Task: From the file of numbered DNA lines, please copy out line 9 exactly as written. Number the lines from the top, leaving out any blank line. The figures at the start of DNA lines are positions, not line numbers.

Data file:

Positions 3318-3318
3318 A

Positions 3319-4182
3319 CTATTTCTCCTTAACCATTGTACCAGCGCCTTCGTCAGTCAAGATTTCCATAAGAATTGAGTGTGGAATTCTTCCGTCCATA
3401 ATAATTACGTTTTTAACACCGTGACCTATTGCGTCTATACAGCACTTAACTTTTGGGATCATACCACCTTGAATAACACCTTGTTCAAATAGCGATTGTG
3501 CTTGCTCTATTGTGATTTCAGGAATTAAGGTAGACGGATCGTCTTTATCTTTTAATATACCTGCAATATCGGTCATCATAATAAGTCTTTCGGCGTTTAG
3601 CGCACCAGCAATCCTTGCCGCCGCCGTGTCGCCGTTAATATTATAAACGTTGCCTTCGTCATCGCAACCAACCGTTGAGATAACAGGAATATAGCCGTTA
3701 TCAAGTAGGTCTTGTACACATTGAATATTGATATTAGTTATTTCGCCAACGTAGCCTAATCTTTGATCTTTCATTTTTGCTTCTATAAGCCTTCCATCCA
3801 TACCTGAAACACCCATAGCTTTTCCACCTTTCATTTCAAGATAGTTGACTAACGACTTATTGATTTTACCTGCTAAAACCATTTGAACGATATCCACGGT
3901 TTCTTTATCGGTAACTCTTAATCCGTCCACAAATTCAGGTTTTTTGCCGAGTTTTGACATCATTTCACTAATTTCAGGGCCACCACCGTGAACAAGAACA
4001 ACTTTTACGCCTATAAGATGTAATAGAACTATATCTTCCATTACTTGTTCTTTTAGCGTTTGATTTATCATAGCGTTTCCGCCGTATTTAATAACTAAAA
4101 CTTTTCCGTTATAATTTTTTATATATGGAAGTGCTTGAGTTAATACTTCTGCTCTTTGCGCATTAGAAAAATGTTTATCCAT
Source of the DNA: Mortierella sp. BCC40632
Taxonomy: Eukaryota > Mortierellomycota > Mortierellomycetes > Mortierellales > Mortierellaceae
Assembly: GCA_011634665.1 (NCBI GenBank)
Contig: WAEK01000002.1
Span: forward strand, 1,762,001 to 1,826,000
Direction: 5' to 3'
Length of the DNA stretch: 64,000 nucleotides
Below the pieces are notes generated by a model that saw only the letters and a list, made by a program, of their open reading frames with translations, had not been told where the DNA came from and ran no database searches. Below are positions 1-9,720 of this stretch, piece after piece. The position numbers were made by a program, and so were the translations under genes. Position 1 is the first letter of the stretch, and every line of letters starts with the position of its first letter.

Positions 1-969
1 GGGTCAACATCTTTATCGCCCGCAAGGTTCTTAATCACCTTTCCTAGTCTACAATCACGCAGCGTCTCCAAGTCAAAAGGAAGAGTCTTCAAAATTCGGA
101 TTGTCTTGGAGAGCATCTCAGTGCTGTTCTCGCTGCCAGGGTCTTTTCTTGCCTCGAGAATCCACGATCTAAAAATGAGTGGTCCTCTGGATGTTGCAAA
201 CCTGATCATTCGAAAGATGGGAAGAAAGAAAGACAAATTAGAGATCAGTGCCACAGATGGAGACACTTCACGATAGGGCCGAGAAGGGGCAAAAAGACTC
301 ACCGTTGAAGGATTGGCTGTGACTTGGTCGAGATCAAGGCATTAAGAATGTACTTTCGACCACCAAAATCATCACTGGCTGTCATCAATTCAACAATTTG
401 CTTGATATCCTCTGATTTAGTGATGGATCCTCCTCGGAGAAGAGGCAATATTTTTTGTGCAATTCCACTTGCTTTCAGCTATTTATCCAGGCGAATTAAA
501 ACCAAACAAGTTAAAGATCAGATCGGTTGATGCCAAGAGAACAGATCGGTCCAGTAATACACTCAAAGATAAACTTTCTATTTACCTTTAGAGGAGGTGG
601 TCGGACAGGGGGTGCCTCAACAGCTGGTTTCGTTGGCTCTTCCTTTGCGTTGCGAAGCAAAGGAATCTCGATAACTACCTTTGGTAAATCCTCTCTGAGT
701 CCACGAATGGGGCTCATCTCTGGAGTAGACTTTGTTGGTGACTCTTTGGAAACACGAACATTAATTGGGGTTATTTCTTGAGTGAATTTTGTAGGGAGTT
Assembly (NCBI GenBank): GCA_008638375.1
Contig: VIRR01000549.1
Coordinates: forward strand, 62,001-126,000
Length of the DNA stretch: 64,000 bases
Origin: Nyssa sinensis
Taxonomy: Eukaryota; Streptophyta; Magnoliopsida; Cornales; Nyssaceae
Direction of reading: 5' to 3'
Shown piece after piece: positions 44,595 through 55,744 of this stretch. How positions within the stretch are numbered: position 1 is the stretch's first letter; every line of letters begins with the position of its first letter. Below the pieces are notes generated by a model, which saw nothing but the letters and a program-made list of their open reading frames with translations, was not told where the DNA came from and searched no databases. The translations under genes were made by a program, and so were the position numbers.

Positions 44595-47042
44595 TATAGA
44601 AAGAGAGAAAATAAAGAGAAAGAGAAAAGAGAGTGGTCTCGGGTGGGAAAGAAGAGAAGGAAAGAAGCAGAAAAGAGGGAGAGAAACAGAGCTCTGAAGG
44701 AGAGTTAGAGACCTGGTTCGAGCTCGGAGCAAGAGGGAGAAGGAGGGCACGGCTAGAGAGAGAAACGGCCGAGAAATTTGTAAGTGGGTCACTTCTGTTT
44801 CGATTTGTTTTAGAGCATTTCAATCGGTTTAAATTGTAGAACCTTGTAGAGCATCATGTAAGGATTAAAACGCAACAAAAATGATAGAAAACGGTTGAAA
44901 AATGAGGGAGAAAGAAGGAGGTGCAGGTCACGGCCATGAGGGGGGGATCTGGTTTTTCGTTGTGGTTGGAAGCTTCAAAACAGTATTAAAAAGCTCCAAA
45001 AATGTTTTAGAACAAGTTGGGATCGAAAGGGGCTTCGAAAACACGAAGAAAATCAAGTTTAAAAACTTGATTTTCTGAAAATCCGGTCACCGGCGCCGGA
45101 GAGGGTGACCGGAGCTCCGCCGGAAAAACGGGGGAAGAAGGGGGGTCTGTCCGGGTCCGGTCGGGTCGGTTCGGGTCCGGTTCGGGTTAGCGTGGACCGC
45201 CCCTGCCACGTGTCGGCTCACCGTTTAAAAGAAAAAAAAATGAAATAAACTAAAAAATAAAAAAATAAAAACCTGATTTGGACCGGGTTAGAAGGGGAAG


3801 TACCTGAAACACCCATAGCTTTTCCACCTTTCATTTCAAGATAGTTGACTAACGACTTATTGATTTTACCTGCTAAAACCATTTGAACGATATCCACGGT